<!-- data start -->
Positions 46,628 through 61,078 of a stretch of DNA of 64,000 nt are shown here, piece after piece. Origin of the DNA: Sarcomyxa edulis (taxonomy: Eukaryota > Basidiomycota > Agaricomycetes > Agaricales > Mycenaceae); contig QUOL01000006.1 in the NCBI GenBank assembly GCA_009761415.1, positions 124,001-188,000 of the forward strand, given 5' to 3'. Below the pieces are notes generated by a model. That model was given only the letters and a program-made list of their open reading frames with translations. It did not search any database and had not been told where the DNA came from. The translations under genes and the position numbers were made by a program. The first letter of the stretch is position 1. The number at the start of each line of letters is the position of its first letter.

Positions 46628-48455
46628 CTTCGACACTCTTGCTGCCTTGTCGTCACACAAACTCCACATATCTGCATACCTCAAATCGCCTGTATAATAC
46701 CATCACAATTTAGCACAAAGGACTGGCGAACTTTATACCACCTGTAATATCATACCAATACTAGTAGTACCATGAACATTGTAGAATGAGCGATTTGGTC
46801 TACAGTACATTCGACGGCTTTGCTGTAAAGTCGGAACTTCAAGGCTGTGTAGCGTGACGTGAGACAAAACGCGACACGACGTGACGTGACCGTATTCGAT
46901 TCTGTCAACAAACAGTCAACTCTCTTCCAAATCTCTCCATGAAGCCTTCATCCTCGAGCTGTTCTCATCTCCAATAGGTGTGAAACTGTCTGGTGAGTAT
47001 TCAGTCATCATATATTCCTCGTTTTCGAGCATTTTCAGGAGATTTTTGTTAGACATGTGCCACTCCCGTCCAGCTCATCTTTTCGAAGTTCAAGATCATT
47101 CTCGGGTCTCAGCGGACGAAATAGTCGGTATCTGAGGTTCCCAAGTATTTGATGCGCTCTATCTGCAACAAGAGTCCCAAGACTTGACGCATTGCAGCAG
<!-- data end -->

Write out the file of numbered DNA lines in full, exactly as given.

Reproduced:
Positions 46,628 through 61,078 of a stretch of DNA of 64,000 nt are shown here, piece after piece. Origin of the DNA: Sarcomyxa edulis (taxonomy: Eukaryota > Basidiomycota > Agaricomycetes > Agaricales > Mycenaceae); contig QUOL01000006.1 in the NCBI GenBank assembly GCA_009761415.1, positions 124,001-188,000 of the forward strand, given 5' to 3'. Below the pieces are notes generated by a model. That model was given only the letters and a program-made list of their open reading frames with translations. It did not search any database and had not been told where the DNA came from. The translations under genes and the position numbers were made by a program. The first letter of the stretch is position 1. The number at the start of each line of letters is the position of its first letter.

Positions 46628-48455
46628 CTTCGACACTCTTGCTGCCTTGTCGTCACACAAACTCCACATATCTGCATACCTCAAATCGCCTGTATAATAC
46701 CATCACAATTTAGCACAAAGGACTGGCGAACTTTATACCACCTGTAATATCATACCAATACTAGTAGTACCATGAACATTGTAGAATGAGCGATTTGGTC
46801 TACAGTACATTCGACGGCTTTGCTGTAAAGTCGGAACTTCAAGGCTGTGTAGCGTGACGTGAGACAAAACGCGACACGACGTGACGTGACCGTATTCGAT
46901 TCTGTCAACAAACAGTCAACTCTCTTCCAAATCTCTCCATGAAGCCTTCATCCTCGAGCTGTTCTCATCTCCAATAGGTGTGAAACTGTCTGGTGAGTAT
47001 TCAGTCATCATATATTCCTCGTTTTCGAGCATTTTCAGGAGATTTTTGTTAGACATGTGCCACTCCCGTCCAGCTCATCTTTTCGAAGTTCAAGATCATT
47101 CTCGGGTCTCAGCGGACGAAATAGTCGGTATCTGAGGTTCCCAAGTATTTGATGCGCTCTATCTGCAACAAGAGTCCCAAGACTTGACGCATTGCAGCAG